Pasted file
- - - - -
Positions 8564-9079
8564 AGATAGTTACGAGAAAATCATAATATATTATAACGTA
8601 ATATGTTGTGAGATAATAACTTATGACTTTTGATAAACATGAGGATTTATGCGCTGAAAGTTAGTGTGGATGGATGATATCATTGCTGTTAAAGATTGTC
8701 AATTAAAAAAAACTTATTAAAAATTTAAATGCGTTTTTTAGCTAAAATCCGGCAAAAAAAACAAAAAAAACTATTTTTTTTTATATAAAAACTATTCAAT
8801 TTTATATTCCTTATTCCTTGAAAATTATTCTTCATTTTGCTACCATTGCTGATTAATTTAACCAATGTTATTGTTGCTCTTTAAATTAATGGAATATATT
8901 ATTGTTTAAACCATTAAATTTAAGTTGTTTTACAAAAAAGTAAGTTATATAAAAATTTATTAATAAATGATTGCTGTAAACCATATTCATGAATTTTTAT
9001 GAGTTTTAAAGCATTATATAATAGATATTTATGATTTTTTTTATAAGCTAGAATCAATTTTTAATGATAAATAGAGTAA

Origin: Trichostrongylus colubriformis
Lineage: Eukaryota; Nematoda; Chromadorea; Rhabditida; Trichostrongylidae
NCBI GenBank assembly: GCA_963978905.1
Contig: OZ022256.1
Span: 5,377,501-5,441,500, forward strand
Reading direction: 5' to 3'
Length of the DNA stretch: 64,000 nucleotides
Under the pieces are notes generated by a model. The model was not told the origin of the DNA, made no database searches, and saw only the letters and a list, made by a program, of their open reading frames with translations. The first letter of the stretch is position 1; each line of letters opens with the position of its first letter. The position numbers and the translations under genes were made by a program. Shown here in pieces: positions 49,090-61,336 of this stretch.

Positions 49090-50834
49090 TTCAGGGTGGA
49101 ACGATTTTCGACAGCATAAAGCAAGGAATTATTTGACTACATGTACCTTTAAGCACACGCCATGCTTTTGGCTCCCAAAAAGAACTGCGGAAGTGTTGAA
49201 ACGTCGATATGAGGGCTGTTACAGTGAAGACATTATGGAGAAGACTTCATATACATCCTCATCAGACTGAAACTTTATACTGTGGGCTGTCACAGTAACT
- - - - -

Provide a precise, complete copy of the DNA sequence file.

Positions 8564-9079
8564 AGATAGTTACGAGAAAATCATAATATATTATAACGTA
8601 ATATGTTGTGAGATAATAACTTATGACTTTTGATAAACATGAGGATTTATGCGCTGAAAGTTAGTGTGGATGGATGATATCATTGCTGTTAAAGATTGTC
8701 AATTAAAAAAAACTTATTAAAAATTTAAATGCGTTTTTTAGCTAAAATCCGGCAAAAAAAACAAAAAAAACTATTTTTTTTTATATAAAAACTATTCAAT
8801 TTTATATTCCTTATTCCTTGAAAATTATTCTTCATTTTGCTACCATTGCTGATTAATTTAACCAATGTTATTGTTGCTCTTTAAATTAATGGAATATATT
8901 ATTGTTTAAACCATTAAATTTAAGTTGTTTTACAAAAAAGTAAGTTATATAAAAATTTATTAATAAATGATTGCTGTAAACCATATTCATGAATTTTTAT
9001 GAGTTTTAAAGCATTATATAATAGATATTTATGATTTTTTTTATAAGCTAGAATCAATTTTTAATGATAAATAGAGTAA

Origin: Trichostrongylus colubriformis
Lineage: Eukaryota; Nematoda; Chromadorea; Rhabditida; Trichostrongylidae
NCBI GenBank assembly: GCA_963978905.1
Contig: OZ022256.1
Span: 5,377,501-5,441,500, forward strand
Reading direction: 5' to 3'
Length of the DNA stretch: 64,000 nucleotides
Under the pieces are notes generated by a model. The model was not told the origin of the DNA, made no database searches, and saw only the letters and a list, made by a program, of their open reading frames with translations. The first letter of the stretch is position 1; each line of letters opens with the position of its first letter. The position numbers and the translations under genes were made by a program. Shown here in pieces: positions 49,090-61,336 of this stretch.

Positions 49090-50834
49090 TTCAGGGTGGA
49101 ACGATTTTCGACAGCATAAAGCAAGGAATTATTTGACTACATGTACCTTTAAGCACACGCCATGCTTTTGGCTCCCAAAAAGAACTGCGGAAGTGTTGAA
49201 ACGTCGATATGAGGGCTGTTACAGTGAAGACATTATGGAGAAGACTTCATATACATCCTCATCAGACTGAAACTTTATACTGTGGGCTGTCACAGTAACT